With protesters nationwide demanding change following the killing of George Floyd by a police officer, business leaders from across the spectrum have voiced support for the Black Lives Matter movement. Everyone from Jeff Bezos and Tim Cook to small-business owners affected by the unrest have spoken out about their commitment to justice.

But while issuing a statement and changing your social media profile picture are fine places to start, some black founders are using their voices to remind other business leaders that actions carry a whole lot more weight than words. 

"Will this be the moment this country changes? And if so, why? How?" asks Tiffani Ashley Bell, Y Combinator alum and founder of social venture the Human Utility, on Medium. "As with a lot of the problems George's murder (and Breonna Taylor's and Ahmaud Arbery's) resurfaced, the how comes down to a matter of will. What are we willing to do?" 

If you're a business owner and your answer to that question is something along the lines of "Whatever will help," Bell's post is a must-read in its entirety. In it, she goes through a series of questions founders can ask themselves to help identify concrete actions they can take to advance justice, including:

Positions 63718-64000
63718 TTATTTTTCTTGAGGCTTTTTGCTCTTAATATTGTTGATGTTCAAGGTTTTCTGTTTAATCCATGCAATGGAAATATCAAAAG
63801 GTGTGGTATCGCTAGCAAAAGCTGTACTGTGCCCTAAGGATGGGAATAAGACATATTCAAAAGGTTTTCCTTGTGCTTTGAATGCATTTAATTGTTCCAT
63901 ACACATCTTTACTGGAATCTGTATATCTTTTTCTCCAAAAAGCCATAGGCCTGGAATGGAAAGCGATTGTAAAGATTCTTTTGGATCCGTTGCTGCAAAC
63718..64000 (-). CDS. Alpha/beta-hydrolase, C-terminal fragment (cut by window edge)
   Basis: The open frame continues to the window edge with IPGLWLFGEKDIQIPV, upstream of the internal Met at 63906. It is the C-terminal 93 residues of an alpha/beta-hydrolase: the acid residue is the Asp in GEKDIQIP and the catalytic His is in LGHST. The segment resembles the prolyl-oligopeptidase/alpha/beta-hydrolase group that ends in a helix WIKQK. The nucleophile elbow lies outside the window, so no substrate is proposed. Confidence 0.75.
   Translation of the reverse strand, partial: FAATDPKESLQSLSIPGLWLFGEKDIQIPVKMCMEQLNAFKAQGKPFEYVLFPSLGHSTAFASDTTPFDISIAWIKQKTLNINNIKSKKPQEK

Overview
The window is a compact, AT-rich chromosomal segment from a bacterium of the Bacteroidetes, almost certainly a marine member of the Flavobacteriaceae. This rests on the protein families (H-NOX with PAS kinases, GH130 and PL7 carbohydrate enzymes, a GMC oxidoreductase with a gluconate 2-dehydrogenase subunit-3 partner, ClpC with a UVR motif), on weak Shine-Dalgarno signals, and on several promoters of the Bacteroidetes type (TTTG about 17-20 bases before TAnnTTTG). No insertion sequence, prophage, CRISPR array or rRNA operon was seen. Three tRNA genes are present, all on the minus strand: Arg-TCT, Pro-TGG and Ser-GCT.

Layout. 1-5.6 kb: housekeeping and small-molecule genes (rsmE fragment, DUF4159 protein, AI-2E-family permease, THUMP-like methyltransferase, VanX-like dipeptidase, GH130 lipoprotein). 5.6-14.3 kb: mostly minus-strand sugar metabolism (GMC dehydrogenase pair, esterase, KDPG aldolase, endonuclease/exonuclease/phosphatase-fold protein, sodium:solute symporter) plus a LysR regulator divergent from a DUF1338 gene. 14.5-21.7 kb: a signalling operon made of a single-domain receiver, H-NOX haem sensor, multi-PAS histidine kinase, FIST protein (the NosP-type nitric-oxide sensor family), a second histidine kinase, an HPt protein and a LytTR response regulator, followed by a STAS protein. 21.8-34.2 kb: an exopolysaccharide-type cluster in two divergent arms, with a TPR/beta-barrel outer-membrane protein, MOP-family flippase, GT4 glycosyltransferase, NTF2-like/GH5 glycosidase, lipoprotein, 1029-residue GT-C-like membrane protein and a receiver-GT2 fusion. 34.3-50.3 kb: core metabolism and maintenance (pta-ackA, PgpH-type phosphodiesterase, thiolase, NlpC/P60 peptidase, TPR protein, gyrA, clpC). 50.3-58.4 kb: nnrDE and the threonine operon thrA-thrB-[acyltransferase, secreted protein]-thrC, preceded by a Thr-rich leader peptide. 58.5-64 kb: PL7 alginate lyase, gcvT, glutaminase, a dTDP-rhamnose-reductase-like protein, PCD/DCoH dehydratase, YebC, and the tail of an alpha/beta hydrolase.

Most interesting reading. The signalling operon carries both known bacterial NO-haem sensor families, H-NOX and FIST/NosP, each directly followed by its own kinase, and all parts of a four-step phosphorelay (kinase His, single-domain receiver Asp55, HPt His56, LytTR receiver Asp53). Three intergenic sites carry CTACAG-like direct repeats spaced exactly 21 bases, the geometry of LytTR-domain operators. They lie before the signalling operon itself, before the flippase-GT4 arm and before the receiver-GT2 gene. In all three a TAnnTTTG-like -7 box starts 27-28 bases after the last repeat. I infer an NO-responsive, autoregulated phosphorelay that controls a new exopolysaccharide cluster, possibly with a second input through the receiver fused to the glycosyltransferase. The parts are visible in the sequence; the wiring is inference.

• Do you work at a company with mostly white people? Are the handful of black people at your company mostly serving everybody else in some way (receptionists, security guards, cafeteria staff, and so on)? 

  • If you run a startup, what are you willing to do differently now? Will you talk to your people―or will it be business as usual at your next all-hands?

  • Are you willing to hold space for black employees? As in, are any black people even on your team―especially in leadership positions? If not, are you willing to treat hiring black people as another growth challenge and hack it?

  • If you have black employees, have you checked on them? Not to ask what they can do for you, but for what you can do for them?

  • Have you looked at the tone and the content of your black employees' performance reviews? Are you sure they were evaluated on their work performance and not their performance of culture fit?

Bell closes with a particular call for action for VCs (who are overwhelmingly white) to stop undervaluing the potential of black founders, offering another series of powerful questions for investors to help them focus their thinking on issues of race, concluding with her endorsement of this simple but powerful tweet. 

If you're not in a position to back up your words with money, there's still plenty you can do to support your black team members emotionally and logistically, as these two excellent articles by Shenequa Golding and the Medium writer known as "The Only Black Guy in the Office" make clear.